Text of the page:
First, Because in Councils there is most light, and nearest to infallibility: and the more compleat, the better; though the most compleat Council may erre, because they have not a promise of infallible assistance.

Secondly, Because when the Apostles themselves had con∣stituted Churches, they did guide and counsel them how to use their power; as Paul did the Church of Corinth, 1 Cor.•…, 4. the Apostle did not act the Censure himself: and so is that of Paul to be interpreted, 1 Tim. 1. 20. I have deli∣vered to Satan; viz. as I did the incestuous Corinthian, by giving such counsel to the Church, whereof they were Members. In thus doing, Councils succeed the Apostles.

VI. Inasmuch as Councils are Publick Assemblies, and that not onely Ecclesiastically publick, but Civilly also, when they are held with openness and boldness. Hence, Civill Authority hath influence, by Law and Command, to give al∣lowance unto such Assemblies; and so they have an Ex∣trinsecall Efficiency in calling Councils: but the Intrinsecall and proper Efficients of a Council, are the Churches, who elect and send Messengers to that end.

VII. The Members constituent of a Council, are Church-Messengers.

The persons sent ought to be Elders, of both Orders, Teaching and Ruling▪ to represent the whole Church; or in defect of Ruling Elders to represent the people, Faithful Brethren▪ eminent in holiness and wisdome, who are as El∣ders: Acts 15. 2. Certain other of them Ver. 22. Chosen men, chief men among, the Brethren. Ver. 32. Being Prophets alsoPage  5themselves. And the reason hereof is, Because, as the tem∣ptation of Learned men, is to affect a Prolacy over the peo∣ple: So the temptation of the Fraternity, is to affect a Morellian Democracy. And therefore the wisdome of God hath by institution ballanced all Ecclesiastical Coun∣cils with Members of both sorts, that may ballance each other, by Number at least, though not in Weight, yet enough to prevent any prevalency of a temptation, either to sub∣jugate the Churches under any Prelatical Usurpation of the Learned; or to elevate and intoxicate the Fraternity, to affect any inordinate power: which rather, and more effe∣ctually te•…ds to enervate and evacuate Government, then to preserve any Lawful and just Liberty of the Brotherhood.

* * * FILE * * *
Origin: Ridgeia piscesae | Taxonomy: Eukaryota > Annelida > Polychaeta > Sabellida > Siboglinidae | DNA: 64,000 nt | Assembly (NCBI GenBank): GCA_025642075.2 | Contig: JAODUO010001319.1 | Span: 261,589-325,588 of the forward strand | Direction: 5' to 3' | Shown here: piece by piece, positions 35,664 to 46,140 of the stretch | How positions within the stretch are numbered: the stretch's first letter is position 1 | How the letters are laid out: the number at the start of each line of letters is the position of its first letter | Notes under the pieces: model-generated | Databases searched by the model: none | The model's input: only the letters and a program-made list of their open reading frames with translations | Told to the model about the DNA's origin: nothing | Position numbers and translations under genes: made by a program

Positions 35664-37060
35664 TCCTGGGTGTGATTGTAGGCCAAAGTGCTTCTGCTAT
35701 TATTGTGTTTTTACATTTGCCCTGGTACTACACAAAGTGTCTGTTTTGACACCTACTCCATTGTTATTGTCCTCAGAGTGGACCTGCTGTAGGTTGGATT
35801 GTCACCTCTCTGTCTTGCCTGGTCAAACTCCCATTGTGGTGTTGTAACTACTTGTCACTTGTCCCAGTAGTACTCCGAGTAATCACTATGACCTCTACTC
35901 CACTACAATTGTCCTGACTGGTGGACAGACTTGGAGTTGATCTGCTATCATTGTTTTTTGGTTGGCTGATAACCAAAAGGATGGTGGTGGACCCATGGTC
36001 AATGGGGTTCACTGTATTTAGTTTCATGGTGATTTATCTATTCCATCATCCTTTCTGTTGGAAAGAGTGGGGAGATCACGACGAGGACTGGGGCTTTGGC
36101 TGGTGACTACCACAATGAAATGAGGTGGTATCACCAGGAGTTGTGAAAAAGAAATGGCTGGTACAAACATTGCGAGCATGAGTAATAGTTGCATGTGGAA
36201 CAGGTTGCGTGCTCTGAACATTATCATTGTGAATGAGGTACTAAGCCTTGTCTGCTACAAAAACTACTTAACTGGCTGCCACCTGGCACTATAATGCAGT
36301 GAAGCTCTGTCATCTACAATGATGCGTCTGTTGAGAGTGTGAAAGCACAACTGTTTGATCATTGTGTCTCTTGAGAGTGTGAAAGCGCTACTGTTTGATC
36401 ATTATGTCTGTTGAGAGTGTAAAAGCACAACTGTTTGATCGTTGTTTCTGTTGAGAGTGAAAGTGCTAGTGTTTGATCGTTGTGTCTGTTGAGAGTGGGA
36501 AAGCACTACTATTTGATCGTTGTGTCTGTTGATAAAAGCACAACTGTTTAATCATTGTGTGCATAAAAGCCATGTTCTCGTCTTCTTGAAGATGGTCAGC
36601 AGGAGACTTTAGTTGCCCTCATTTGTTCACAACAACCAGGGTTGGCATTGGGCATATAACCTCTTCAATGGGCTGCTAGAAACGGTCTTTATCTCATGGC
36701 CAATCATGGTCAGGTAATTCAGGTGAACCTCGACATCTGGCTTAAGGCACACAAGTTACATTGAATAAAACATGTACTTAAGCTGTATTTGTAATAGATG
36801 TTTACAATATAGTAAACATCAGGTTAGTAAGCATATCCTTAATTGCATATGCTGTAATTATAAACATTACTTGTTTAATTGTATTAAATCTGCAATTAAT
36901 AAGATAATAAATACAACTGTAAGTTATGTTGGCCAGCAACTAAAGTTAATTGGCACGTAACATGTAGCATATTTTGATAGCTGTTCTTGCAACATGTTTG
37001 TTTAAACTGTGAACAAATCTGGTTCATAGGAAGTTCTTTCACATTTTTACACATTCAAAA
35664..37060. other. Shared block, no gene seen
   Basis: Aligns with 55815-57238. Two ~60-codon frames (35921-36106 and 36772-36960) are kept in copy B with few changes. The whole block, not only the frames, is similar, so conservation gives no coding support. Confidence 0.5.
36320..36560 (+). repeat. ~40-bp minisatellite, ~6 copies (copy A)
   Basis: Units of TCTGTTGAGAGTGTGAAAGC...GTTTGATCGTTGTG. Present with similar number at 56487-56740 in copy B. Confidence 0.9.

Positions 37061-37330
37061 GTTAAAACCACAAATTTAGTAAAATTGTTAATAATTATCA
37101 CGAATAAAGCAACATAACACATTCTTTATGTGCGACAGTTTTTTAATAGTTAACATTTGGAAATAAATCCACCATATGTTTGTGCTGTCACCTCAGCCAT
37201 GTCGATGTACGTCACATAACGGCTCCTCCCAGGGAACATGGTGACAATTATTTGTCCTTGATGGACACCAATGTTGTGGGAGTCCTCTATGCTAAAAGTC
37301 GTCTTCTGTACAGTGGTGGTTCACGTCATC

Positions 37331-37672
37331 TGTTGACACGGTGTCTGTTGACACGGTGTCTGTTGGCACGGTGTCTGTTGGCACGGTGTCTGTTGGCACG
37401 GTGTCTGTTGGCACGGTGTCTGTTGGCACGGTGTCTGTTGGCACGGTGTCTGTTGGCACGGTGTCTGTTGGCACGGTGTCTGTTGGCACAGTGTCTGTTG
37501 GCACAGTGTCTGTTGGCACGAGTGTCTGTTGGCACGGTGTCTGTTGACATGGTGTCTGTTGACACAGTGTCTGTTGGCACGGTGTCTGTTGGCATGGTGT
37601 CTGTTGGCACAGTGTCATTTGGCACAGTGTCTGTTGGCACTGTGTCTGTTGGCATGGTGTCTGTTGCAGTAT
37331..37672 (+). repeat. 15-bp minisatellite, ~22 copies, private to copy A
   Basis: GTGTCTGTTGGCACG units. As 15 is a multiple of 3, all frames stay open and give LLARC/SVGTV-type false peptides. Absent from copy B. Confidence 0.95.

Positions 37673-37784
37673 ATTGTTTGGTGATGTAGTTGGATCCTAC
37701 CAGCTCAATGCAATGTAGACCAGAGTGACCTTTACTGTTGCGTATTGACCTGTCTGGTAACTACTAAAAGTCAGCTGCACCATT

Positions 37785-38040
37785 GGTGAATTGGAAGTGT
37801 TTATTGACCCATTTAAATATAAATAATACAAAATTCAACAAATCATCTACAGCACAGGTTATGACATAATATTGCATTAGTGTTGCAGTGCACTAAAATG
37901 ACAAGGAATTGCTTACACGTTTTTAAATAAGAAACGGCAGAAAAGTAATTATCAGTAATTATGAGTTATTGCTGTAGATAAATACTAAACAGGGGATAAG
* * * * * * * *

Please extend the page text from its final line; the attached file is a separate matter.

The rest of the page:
The end of the Churches sending these Messengers, is to manage the Ordinance of Counsel in due order.

VIII. The Organick parts of a Council, whereby they are enabled to manage their affairs in Prudence and Order, are Moderators,•…nd Notaries: the choice of whom is the first act they do, to compleat themselves to be fit for action.

It may sometimes edifie, to change Moderators every new Session, part•…ly to train up each other unto that special work of Christ, in the management of the Affairs, and in caring for the publick welfare of all the Churches; and also to take trial of mens Gifts, Spirit and Abilities unto that high service; that so, when there may be special need, they may know who is most fit to manage the Council at such •… time, for the glory of God, and for the most effectual Edi∣fication, and publick well being of the Churches.

Though Moderators may be often changed, it is not fit: that the Notaries should be so often changed.

IX. The Power of Ecclesiastical Councils is onely Dogma∣tical, or Doctrinal: Power of Censure is by the Lord fixed in the Church; and hence, when any appeal unto a Council, it is for further and more clear light from the Scripture, and for conviction thereby, but not for the Exercise of any Juridical Power.